Contrary to every splashy Hollywood movie ever released, a person who is drowning probably won’t wave their hands in the air and cry desperately for help. They’ll be too busy trying to breathe to use that precious oxygen for shouting. More often than not, death by drowning is silent, so keep your eyes and your ears open.

Drowning Warning Signs

If your guest has gone silent and still in the water, check in and ask them to respond verbally. If the person is unable to respond, or their expression is blank, get them out of the water immediately!

Symptoms of Dry (or Secondary) Drowning

Dry drowning, or secondary drowning is also a very real danger. The American Osteopathic Association writes: “Dry and secondary drowning can occur after inhaling water through the nose or mouth. In cases of dry drowning, the water triggers a spasm in the airway, causing it to close up and impact breathing. Unlike dry drowning, delayed or secondary drowning occurs when swimmers have taken water into their lungs. The water builds up over time, eventually causing breathing difficulties.”

Tip # 4: Designate a “Lifeguard”

If you’re hosting a pool party, hiring a lifeguard may seem equal parts excessive and over-cautious, but it may be worth considering. First Aid and poolside CPR-certified lifeguards typically earn $10-15 an hour and are worth every penny in peace of mind. For smaller, family affairs, be sure to select a strong swimmer who is also CPR or First Aid certified as your designated watcher.

Tip #5: Invest in a First Aid Kit and an AED

There’s a reason why so many states have passed AED Legislation mandating the placement of AEDs in schools and sporting facilities. For a victim of Sudden Cardiac Arrest (SCA), an AED can be a lifesaver. AEDs are designed for use in a variety of adverse conditions.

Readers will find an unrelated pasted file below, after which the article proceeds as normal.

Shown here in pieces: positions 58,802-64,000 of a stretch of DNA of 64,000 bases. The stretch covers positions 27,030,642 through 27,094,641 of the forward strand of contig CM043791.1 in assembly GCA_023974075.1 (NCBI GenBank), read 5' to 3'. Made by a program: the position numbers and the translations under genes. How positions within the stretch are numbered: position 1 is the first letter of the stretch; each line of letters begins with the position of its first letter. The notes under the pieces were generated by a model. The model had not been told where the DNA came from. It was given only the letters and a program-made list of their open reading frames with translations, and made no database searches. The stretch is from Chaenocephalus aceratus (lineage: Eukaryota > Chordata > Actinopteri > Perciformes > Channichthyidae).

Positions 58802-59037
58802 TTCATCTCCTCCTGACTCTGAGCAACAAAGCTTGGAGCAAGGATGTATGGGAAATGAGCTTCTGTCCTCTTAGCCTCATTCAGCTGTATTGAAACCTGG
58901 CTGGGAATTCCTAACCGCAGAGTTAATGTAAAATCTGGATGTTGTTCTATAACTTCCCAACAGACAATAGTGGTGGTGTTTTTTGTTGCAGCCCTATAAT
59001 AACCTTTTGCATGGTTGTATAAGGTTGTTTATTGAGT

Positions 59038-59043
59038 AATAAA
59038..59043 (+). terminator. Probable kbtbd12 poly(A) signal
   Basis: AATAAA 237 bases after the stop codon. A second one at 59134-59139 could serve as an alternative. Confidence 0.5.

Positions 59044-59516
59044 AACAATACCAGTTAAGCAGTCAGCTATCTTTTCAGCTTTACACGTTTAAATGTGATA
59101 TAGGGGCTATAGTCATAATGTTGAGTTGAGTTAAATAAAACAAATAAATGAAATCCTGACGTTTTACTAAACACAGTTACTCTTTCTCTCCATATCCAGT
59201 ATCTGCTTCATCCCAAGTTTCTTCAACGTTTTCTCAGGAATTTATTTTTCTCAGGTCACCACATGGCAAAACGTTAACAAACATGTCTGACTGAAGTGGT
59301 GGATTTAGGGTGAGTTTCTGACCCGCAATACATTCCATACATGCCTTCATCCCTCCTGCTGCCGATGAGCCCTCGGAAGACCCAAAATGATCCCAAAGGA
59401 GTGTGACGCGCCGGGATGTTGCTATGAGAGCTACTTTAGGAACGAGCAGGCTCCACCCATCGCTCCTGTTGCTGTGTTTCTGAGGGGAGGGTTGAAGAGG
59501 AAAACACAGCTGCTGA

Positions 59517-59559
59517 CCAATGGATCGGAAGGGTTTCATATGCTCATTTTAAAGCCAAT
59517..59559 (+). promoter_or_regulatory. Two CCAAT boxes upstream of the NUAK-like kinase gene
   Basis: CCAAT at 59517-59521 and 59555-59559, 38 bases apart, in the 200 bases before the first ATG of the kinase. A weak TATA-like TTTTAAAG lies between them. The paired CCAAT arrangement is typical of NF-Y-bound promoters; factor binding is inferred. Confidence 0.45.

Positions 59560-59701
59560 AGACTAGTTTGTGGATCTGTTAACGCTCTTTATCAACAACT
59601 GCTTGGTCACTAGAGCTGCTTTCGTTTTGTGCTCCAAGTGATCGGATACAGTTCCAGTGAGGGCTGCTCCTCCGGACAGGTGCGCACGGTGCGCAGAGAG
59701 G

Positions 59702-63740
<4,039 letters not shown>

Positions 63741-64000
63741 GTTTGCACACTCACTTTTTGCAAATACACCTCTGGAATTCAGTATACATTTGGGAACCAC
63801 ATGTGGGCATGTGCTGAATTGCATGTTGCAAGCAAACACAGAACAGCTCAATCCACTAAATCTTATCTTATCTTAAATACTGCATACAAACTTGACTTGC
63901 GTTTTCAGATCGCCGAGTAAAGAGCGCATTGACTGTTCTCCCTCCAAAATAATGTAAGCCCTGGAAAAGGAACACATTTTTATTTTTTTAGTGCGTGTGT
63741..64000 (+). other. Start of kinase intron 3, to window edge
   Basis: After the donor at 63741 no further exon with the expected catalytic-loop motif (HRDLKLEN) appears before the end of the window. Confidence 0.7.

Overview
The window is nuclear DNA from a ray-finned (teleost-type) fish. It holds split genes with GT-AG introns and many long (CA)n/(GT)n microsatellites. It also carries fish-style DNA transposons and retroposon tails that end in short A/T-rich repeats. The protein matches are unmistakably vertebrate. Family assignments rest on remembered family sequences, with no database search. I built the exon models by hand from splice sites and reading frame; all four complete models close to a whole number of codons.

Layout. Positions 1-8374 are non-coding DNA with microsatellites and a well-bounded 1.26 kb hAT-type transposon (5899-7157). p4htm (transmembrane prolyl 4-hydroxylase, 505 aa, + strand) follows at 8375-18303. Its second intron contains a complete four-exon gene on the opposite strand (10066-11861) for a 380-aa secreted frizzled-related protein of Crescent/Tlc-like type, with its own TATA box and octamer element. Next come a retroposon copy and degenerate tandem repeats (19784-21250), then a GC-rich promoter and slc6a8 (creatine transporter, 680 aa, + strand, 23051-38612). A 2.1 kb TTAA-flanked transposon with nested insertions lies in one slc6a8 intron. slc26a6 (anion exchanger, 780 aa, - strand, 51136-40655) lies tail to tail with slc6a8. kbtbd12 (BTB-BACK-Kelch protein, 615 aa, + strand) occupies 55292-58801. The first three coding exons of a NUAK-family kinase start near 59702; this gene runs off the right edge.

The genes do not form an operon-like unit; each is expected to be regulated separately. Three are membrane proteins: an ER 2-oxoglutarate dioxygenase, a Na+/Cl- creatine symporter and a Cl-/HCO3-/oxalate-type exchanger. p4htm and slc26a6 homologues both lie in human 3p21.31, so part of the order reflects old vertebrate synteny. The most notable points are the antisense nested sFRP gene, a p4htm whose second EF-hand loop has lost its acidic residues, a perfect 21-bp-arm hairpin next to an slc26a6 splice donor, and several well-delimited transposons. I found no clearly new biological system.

If you need to use an AED on someone who has been swimming or has recently been pulled from the pool, remove any clothing and dry his or her chest as thoroughly as possible. Be sure there are no puddles around you, the patient, or the AED. Apply the pads and follow the device’s voice prompts. Every AED cautions responders and bystanders to stand clear of the patient.

Tip # 6: Pick a Swim Buddy!

Younger kids should have always have a swim buddy! Make sure your young swimmers can identify their swimming buddy and encourage clear communication. Even with the buddy system in place, never leave children unattended in the pool.

Tip # 7: Safety First!

You should check your local ordinances to make sure that your pool enclosure is in compliance with local regulations. Always securely lock your pool area when you’re not using it. And finally, make sure that you have access to a phone (preferably a water-resistant one) at all times in the case of an emergency.

Tip #8: Jump On In! (Feet-first, of Course!)

Diving headfirst into swimming pool can result in serious injury or death. Teach children how to jump into a pool feet-first and away from the pool’s concrete edge. Cannonballs are encouraged!